Very sad, indeed.

December 10, 2020

We have some very sad news to share. As of January 1st 2021, The Correspondent will discontinue publishing its journalism. As a paying member, you will automatically receive a full refund for the remainder of your membership in the first weeks of the new year. All published articles will remain available online, but there will be no new articles from the new year.

We are incredibly grateful for your support.

Here we will explain what led to this decision, and detail how we intend to close The Correspondent in a responsible way.

The decision to discontinue The Correspondent was made due to financial setbacks, making our English language newsroom financially unsustainable. In the past three months we’ve seen a marked increase in membership cancellations, with members often citing increased insecurity in their personal financial situation. The average membership fee paid also lagged behind budgetary needs.

Unfortunately, we were unable to demonstrate the value of The Correspondent’s journalism to a significant enough number of members. With the Covid-19 pandemic dominating headlines non-stop for much of the year, it proved very difficult to offer “unbreaking news” to members in over 140 countries. People want to know from their media source: “Is my kid’s school going to be closed tomorrow and when will I be eligible for a vaccination?” While essential, this is not the kind of journalism we were set up to do. We were focused instead on transnational issues.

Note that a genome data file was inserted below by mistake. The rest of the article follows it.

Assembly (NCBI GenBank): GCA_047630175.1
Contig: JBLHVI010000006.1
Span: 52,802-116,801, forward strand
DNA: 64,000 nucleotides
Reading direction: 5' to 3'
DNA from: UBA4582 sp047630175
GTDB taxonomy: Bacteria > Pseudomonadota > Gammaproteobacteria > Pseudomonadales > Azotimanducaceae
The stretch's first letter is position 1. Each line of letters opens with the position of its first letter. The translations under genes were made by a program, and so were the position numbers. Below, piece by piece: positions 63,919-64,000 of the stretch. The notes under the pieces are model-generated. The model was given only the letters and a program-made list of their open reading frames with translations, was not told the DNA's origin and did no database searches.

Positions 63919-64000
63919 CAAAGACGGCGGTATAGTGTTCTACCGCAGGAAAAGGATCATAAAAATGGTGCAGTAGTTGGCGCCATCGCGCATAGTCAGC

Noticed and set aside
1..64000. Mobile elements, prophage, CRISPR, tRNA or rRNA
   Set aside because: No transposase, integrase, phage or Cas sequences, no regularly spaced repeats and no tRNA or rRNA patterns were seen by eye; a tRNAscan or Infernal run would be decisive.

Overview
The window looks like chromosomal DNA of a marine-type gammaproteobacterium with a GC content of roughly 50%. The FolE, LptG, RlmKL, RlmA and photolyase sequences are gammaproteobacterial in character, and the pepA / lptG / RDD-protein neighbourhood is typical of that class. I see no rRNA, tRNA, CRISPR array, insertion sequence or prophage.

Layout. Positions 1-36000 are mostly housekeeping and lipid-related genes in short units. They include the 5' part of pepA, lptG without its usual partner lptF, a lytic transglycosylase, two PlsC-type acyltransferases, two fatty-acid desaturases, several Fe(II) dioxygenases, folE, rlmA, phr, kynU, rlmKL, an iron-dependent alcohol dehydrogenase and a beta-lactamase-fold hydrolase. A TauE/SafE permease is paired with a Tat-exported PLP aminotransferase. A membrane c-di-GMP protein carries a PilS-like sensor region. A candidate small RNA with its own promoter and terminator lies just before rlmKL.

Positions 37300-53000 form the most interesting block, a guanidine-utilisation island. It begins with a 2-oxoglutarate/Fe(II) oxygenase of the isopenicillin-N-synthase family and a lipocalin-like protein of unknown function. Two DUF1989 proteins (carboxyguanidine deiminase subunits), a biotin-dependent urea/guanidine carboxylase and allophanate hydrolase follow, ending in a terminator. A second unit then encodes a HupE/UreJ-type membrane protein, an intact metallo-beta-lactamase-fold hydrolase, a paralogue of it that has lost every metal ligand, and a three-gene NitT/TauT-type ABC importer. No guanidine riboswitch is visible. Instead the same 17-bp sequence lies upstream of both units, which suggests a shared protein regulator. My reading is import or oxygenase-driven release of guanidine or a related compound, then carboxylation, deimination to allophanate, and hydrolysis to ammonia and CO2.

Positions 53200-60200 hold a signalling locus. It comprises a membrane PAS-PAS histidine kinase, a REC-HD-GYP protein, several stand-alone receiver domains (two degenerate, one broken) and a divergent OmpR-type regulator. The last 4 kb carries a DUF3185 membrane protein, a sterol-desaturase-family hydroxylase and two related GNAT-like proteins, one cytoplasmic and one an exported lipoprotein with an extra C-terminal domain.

We tried, we gave it our all but we didn’t succeed.

We are very sad to say goodbye to the amazing colleagues who make up The Correspondent, and who have done an absolutely amazing job in a year of global unrest. They were a bright shining light in times of increasingly dark headlines, and we are incredibly proud of the journalism they produced, in collaboration with members. We can’t recommend them highly enough to future employers.

The Correspondent’s staff will be offered a severance package and transition fee in accordance with Dutch labour law. Freelance staff will be paid in full for the work that is still to be published between now and the end of the year. The Dutch union for journalists has been informed about the closure of the newsroom. Several Dutch staff members who worked for The Correspondent part-time will continue working for De Correspondent as of January 1st. Our Dutch journalism platform, De Correspondent, is a different and financially healthy entity that will continue its operations.

We want to thank you, all our members, from the bottom of our hearts for supporting us. You have made a dream come true by becoming a member of our ad-free journalism platform and we hope you will continue to support independent media in the future. For inspiration, you can visit the Membership Puzzle Project, a New York University initiative that keeps track of membership-based journalism platforms all around the world.

If you have any questions regarding your membership or related topics, please see the FAQs below. If your question is not answered there, do not hesitate to reach out to us in the comment section, or via

We are now completely focused on winding down The Correspondent in a responsible way. It’s too early for us to properly reflect, but we will do so in the near future and share our lessons learned.

Thank you for being part of this amazing community,

Rob Wijnberg & Ernst-Jan Pfauth
co-founders of The Correspondent


[Early supporter. Stellar correspondents and reporting. Long-form journalism is tough in a world of sensational news and clickbaits. Thank you for trying. Well done. -dayle]